LendingTree reports that almost 5.8 million existing homes were sold in February—an annual increase of 7.2%.
Also, 765,000 new homes were sold during that same period, which is a 14.3% year-over-year increase. The number of new homes sold in the U.S. hit its highest level since 2007.
While the February report paints a positive picture, LendingTree said, “things look a lot different today” due to the spread of COVID-19.
“Americans are changing their spending habits and tightening their financial belts, with many putting home-shopping on the back burner,” LendingTree said.
LendingTree gauged homebuyer interest by studying Google search data in the nation's 50 largest metros. While the report found search for “homes for sales” grew from 2019 to early 2020, searches have dropped off in recent weeks.
The report found that searches for “homes for sales” have fallen across all 50 of the metros studied, with the average decline being 32% from each metro's 2020 peak.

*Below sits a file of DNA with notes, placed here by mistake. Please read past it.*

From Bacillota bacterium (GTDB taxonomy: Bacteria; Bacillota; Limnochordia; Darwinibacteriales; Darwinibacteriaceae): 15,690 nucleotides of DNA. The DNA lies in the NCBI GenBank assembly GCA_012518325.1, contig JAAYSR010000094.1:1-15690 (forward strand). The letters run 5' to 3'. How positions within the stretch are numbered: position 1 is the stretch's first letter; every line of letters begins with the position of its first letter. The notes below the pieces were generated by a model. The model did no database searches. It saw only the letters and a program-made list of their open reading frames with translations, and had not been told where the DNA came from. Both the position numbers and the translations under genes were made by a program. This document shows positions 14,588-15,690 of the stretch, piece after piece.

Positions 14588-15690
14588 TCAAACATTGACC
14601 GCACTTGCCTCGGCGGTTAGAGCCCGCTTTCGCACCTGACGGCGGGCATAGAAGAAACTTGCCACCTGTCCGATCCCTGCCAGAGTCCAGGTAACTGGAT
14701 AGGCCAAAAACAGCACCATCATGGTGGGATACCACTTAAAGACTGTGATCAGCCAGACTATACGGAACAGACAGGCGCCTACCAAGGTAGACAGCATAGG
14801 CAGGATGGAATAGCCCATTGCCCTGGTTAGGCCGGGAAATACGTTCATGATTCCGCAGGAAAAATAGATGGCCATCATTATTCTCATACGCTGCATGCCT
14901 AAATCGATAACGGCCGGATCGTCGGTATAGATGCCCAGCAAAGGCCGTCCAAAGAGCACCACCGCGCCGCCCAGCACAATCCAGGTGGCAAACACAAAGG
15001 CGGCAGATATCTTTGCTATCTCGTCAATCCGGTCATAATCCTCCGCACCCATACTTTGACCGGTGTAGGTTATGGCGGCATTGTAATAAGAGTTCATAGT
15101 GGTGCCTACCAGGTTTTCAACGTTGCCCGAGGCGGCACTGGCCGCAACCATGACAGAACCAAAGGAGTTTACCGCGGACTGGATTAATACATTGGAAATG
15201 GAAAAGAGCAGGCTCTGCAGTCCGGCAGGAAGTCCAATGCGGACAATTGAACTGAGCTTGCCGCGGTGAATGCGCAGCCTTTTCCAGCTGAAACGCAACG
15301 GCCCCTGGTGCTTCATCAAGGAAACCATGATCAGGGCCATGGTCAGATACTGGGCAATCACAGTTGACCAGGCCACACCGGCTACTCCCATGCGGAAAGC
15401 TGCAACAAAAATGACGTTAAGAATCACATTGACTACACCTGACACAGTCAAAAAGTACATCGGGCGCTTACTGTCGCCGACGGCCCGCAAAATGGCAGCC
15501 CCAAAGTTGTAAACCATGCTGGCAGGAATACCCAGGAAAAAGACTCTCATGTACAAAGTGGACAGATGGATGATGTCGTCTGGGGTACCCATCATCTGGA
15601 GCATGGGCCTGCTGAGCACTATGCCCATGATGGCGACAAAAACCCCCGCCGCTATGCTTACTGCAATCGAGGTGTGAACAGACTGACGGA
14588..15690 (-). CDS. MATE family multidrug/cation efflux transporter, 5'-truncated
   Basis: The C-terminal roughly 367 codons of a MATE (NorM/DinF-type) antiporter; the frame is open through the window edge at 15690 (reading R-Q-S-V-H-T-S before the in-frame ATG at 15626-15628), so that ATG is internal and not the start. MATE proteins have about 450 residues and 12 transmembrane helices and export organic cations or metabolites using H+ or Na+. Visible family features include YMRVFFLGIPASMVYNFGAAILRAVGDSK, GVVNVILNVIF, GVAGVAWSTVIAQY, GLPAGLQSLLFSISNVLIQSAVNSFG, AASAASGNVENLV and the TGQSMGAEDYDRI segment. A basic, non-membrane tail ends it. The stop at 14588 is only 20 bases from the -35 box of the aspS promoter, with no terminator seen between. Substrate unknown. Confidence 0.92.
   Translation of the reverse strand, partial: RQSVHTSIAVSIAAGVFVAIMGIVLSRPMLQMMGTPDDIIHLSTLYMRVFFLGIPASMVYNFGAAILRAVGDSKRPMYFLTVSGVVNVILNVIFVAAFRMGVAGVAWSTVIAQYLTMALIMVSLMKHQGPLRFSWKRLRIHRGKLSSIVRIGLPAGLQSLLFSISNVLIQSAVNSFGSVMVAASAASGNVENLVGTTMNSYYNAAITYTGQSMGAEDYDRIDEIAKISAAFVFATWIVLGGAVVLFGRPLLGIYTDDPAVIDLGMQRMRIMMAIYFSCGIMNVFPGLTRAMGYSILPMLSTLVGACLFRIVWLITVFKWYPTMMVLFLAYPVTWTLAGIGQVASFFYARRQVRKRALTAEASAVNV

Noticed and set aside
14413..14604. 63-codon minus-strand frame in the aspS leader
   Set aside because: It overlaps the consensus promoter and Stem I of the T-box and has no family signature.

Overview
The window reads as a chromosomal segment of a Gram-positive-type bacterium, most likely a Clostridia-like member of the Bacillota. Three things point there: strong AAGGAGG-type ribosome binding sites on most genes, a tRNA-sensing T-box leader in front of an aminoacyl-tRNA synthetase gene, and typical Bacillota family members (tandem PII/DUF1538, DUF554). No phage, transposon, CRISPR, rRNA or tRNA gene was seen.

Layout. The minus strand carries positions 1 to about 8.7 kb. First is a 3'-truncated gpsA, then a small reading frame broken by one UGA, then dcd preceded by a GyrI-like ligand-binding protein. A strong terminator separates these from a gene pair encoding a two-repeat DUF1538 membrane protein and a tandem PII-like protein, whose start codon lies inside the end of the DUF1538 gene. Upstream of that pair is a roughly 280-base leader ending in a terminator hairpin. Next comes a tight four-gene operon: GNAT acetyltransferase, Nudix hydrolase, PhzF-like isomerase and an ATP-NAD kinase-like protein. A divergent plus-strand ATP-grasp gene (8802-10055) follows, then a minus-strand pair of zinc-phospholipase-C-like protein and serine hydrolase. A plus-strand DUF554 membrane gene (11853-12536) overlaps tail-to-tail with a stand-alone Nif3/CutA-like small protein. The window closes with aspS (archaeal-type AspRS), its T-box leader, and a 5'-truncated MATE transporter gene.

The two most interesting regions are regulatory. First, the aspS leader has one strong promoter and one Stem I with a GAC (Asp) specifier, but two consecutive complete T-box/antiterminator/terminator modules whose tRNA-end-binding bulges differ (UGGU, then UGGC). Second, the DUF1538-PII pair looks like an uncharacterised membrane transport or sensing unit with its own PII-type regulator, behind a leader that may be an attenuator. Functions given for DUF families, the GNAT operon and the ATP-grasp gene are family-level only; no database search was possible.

LendingTree also said that if the impacts of COVID-19 continue over the next two months, searches could fall by an average of 63% across all metros compared to 2019 values.
Tucson, Arizona, had the largest decline, with searches falling 48.2% from its 2020 peak. Columbus, Ohio, was a close second at 43%.
Charlotte, North Carolina, saw the smallest annual decline in home searches at 18.4%. Fellow Tar Heel State metro, Raleigh, was second at 18.6% and was followed by Austin, Texas, at 19.8%.
Seattle had the largest annual increase from 2019 to 2020, with searches growing by 35.6%, but has seen searches decline in 2020 by 38.4%.
The expected drop in home interest was conveyed in response to the latest new-home sales report by the U.S. Census Bureau. While the report did find 765,000 new-home sales took place in February—a 14.3% annual increase—Lewis Holden, Home and Mortgage Specialist, NerdWallet, said February could be the “last hurrah” for new-home sales for several months. ‘
“New home sales are likely to fall drastically in the coming months as potential buyers hunker down in the homes that they want to move out of,” Lewis said.